Nelson Chirchir’s farm hosts about 100 ture at different times so that he earns throughout the year. banana plants that earn him some good in- ‘debe’ of farmyard manure per “For optimum yields, I apply one come every month, having started out with plant every month. I also use 250g 10 seedlings he picked from neighbours of NPK 2323 fertiliser per stool, which is preferred for the bananas,” says Chirchir.
NKNA holes at Sh50 each after sourcing Aft er ripening, Giant Cavendish elson Chirchir considers the planting materials from oth- can take up to two weeks before gohimself a non-conformer, er farmers.
I started farming to ing bad, unlike the Uganda Green, which is why he does not keep myself busy soon aft er grad- which takes two to three days, grow tea in an area where uation in 2017 but now it is a busi- notes the farmer.
the crop is dominant. ness," says Chirchir, a Community From a seedling, the Cavendish On a third of his two-acre fam- Resource Management and Exten- takes about 18 months to be ready ily farm in Sigowet sub-location, sion graduate from Kenyatta Uni- for harvesting.
Kericho County, he cultivates versity. Dr Nasambu Okoko, a senior refour varieties of bananas name- The full-time farmer has stag- search scientist at the Kenya Agrily Giant Cavendish, Uganda Green, gered his crops to ensure they ma- cultural and Livestock Research OrNg’ombe and Sweet.
“Of all the bananas, I love the Giant Cavendish because it has very big fingers. Its bunches are also very big, compared to other varieties and it fetches good money in the market,” he says, noting the variety occupies half of the land on which he grows bananas.
He has 44 plants of the variety, 40 Uganda Green, eight sweet bananas and Ng’ombe is the latest addition, of which he has 10 .
“I am growing Ng’ombe on a pilot basis because I want to increase the number of plants aft er seeing their performance,” says the 32-year-old, adding he grows sweet bananas for domestic consumption.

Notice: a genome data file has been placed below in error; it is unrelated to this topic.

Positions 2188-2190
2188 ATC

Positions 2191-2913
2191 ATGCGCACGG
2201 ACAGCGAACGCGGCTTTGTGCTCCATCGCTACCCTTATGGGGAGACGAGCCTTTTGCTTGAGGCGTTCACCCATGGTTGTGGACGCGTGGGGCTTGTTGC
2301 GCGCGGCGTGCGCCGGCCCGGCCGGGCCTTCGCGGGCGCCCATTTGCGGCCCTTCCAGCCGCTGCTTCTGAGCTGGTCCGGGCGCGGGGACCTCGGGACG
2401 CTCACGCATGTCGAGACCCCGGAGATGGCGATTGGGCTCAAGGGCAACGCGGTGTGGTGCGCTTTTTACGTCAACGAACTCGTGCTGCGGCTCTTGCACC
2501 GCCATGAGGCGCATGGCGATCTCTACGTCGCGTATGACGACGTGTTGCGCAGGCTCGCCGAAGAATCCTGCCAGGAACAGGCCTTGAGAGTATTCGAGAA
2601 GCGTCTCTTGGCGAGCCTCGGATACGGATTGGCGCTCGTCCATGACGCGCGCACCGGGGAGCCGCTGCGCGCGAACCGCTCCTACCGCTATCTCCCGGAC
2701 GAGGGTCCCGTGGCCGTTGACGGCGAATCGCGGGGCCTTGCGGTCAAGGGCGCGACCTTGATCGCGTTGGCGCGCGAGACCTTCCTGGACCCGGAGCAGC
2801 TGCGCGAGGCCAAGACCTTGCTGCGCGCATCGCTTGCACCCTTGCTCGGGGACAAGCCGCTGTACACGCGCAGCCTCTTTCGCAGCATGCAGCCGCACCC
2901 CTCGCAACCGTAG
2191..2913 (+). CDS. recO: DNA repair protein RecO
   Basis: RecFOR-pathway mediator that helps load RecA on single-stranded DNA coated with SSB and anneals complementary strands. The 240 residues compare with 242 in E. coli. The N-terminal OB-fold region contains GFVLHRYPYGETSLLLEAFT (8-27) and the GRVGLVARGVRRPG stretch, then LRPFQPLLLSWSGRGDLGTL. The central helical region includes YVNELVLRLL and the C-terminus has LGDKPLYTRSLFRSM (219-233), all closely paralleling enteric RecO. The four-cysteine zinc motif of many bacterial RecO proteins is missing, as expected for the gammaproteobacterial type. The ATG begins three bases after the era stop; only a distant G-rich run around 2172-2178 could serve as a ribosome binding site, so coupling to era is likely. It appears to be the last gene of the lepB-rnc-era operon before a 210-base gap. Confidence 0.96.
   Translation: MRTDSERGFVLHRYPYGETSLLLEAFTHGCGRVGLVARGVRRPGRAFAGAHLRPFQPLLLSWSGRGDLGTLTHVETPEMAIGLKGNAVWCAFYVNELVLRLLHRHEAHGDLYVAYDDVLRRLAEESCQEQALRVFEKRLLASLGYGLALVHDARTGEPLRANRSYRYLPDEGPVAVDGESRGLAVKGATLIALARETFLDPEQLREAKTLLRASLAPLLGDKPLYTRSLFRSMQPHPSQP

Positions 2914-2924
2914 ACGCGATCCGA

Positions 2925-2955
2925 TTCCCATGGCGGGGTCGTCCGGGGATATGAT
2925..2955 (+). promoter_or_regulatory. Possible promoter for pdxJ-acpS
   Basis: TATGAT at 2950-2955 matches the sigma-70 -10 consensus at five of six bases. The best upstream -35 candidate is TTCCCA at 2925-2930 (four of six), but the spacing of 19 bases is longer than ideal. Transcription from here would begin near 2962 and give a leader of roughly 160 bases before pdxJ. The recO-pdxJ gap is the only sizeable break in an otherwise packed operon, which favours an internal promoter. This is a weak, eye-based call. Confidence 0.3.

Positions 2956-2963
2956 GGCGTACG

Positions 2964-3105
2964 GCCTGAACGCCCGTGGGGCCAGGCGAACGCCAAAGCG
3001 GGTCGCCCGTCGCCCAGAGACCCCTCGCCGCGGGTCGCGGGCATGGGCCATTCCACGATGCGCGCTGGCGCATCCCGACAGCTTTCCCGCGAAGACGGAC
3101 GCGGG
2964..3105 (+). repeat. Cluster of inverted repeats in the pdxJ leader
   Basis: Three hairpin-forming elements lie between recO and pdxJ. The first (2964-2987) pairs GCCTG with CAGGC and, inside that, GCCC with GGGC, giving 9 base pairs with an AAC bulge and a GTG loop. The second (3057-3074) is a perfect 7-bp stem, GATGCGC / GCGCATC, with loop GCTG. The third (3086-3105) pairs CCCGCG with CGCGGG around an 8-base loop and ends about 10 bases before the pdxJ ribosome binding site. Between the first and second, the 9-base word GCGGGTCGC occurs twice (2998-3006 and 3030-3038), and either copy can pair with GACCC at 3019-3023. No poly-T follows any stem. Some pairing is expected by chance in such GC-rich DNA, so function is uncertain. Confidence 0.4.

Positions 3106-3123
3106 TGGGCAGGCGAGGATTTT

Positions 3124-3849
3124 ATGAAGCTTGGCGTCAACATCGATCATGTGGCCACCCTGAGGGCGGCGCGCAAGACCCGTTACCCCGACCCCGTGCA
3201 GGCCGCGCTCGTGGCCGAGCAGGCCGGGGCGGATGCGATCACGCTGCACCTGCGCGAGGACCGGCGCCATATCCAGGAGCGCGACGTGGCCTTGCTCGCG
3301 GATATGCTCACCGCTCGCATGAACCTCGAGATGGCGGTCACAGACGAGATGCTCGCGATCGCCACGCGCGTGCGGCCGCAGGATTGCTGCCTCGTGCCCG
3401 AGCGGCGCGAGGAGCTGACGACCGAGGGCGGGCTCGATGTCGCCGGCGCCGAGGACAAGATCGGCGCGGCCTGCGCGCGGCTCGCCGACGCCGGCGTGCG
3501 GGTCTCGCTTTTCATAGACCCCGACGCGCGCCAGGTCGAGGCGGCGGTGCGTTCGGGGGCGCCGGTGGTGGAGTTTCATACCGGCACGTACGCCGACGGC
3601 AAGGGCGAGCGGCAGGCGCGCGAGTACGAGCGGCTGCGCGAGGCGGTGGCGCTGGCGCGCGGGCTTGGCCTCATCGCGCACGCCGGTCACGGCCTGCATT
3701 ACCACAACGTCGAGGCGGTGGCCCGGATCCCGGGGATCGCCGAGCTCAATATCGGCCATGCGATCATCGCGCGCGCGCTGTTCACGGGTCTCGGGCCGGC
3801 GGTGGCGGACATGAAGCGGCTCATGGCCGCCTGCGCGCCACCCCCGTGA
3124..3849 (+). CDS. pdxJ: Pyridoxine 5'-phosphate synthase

Chirchir, the chairman of Sigowet Community Demand Driven Committee, a farming group, says he went for bananas as a business be- Nelson Chirchir on his banana farm in Kericho County where he causes the crop does not require farms full time. ANNE MWANGEMI | NATION.
Food and Crops Research Institute in Kisii, says the banana is one of the most important food crops that do not have an organised seed system.
“But we are developing improved varieties that are climate-smart and yield highly,” says Okoko. “The aim is to ensure farmers plant clean materials.”
Chirchir and tens of other farmers receive training on banana production, value addition and new varieties from the Kenya Climate Smart Agriculture Project (KCSAP), run by the government through Kalro and other partners.
The training has helped him fi ght diseases like cigar-end rot, which affects bananas. The disease is caused by the fungus Trachysphaera fructigena and spreads to the tip of the fruits, causing a scorch-like rot that resembles cigar ash.
“One must prune the bananas to enhance air circulation. Dampness around the fi ngers provides conditions that are conducive for fungi to thrive, causing cigar-end rot,” offers Chirchir.
His long-term goal is to add value on the bananas by ripening and making crisps.
“I also plan to do commercial seedling production using macro-propagation as a means of producing clean planting materials.”
Dr Okoko says tissue culture bananas are tolerant to diseases and drought, ensuring farmers earn more. “Even under extreme climate changes, they are able to grow and the farmer will be able to get some harvest.”